According to Wikipedia, “Michel Eyquem, Sieur de Montaigne, also known as the Lord of Montaigne, was one of the most significant philosophers of the French Renaissance. He is known for popularizing the essay as a literary genre. His work is noted for its merging of casual anecdotes and autobiography with intellectual insight.” He was born February 28, 1533, and he died September 13, 1592. He had a French nationality. Over time he wrote several different essays in his life. According to Wikipedia, “The Essays of Michel de Montaigne are contained in three books and 107 chapters of varying length. They were originally written in Middle French and were originally published in the Kingdom of France. Montaigne’s stated design in writing, publishing and revising the Essays over the period from approximately 1570 to 1592 was to record ‘some traits of my character and of my humours.’ The Essays were first published in 1580 and cover a wide range of topics.” The essays were originally published in March 1580 and were originally written in Middle French. The book was originally titled Essais and wrote it in the literary genre essay. According to Wikipedia, “Montaigne wrote in a rather crafted rhetoric designed to intrigue and involve the reader, sometimes appearing to move in a stream-of-thought from topic to topic and at other times employing a structured style that gives more emphasis to the didactic nature of his work.” According to Britannica, “Montaigne’s Essays thus incorporate a profound skepticism concerning the human being’s dangerously inflated claims to knowledge and certainty but also assert that there is no greater achievement than the ability to accept one’s being without either contempt or illusion, in the full realization of its limitations and its richness.”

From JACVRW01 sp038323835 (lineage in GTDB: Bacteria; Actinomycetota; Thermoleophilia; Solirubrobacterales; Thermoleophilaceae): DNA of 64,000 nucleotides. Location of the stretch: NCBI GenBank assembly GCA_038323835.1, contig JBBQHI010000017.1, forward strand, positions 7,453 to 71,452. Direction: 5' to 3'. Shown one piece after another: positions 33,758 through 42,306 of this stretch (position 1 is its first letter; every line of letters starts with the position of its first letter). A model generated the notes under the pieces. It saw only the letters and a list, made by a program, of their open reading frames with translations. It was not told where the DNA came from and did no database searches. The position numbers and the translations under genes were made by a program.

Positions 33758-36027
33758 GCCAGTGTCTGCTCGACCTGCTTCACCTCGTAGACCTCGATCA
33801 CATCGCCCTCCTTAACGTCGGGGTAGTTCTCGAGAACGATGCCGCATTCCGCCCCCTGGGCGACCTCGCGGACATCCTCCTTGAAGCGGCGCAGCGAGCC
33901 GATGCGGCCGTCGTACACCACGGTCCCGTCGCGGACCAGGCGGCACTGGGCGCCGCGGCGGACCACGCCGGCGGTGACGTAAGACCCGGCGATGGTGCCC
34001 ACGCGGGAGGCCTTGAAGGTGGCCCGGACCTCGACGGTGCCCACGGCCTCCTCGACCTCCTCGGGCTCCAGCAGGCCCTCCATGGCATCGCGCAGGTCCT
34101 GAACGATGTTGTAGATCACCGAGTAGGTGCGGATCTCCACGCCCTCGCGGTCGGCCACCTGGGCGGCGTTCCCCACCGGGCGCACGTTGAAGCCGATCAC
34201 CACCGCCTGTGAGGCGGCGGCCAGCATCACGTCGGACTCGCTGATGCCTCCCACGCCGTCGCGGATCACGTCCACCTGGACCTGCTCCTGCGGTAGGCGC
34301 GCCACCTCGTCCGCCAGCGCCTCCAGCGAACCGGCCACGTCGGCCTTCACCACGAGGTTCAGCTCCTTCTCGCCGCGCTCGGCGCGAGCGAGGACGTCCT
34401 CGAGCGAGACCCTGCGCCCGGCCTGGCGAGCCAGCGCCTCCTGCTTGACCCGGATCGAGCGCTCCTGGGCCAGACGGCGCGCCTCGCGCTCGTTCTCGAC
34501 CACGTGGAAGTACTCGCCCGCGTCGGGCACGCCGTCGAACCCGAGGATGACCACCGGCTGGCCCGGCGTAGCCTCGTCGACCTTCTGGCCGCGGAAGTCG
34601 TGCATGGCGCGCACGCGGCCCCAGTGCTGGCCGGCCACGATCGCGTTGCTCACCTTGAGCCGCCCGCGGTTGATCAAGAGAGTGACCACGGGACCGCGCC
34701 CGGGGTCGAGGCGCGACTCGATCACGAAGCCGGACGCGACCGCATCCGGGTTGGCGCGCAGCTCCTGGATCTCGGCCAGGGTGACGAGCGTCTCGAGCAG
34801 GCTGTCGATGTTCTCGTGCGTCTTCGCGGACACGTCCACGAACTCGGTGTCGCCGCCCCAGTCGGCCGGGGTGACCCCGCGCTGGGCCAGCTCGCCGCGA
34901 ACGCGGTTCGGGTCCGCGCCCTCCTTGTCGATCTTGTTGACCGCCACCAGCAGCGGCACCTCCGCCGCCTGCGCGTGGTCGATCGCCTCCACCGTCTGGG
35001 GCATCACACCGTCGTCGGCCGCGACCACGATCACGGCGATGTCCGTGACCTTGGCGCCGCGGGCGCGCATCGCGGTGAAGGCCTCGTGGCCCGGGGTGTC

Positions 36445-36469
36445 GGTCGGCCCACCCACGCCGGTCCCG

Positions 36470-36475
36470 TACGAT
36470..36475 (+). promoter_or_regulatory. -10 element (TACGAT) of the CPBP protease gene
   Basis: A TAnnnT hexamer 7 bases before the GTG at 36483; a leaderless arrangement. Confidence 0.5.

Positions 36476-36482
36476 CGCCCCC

Why did Montaigne write these essays though? According to The Conversation, “Some scholars argued that Montaigne began writing his essays as a want-to-be Stoic, hardening himself against the horrors of the French civil and religious wars, and his grief at the loss of his best friend Étienne de La Boétie through dysentery.

I am a student of the Ron Paul Curriculum, and I have had the chance to read many of Montaigne’s essays. I found many of them quite fascinating, but others I just was not into. Nevertheless, I really liked them all, and if I had the chance to read them again, I probably would, but it all depends on the essay that I would be reading. Tons of other people enjoyed the essays too, just like I did.

Some of Montaigne’s greatest essays are “Of Profit and Honesty”, “Of Repentance”, “Of Three Commerces”, “Of Diversion”, “Upon Some Verses of Virgil”, “Of Coaches”, “Of the Inconvenience of Greatness”, “Of the Art of Conference”, and many many more. There are three books to hold the one hundred and seven essays. Montaigne also edited his essays at various different points in his life. Sometimes it would be one to a few words, and other times he would edit whole passages! These essays were very influential back then and probably still are today.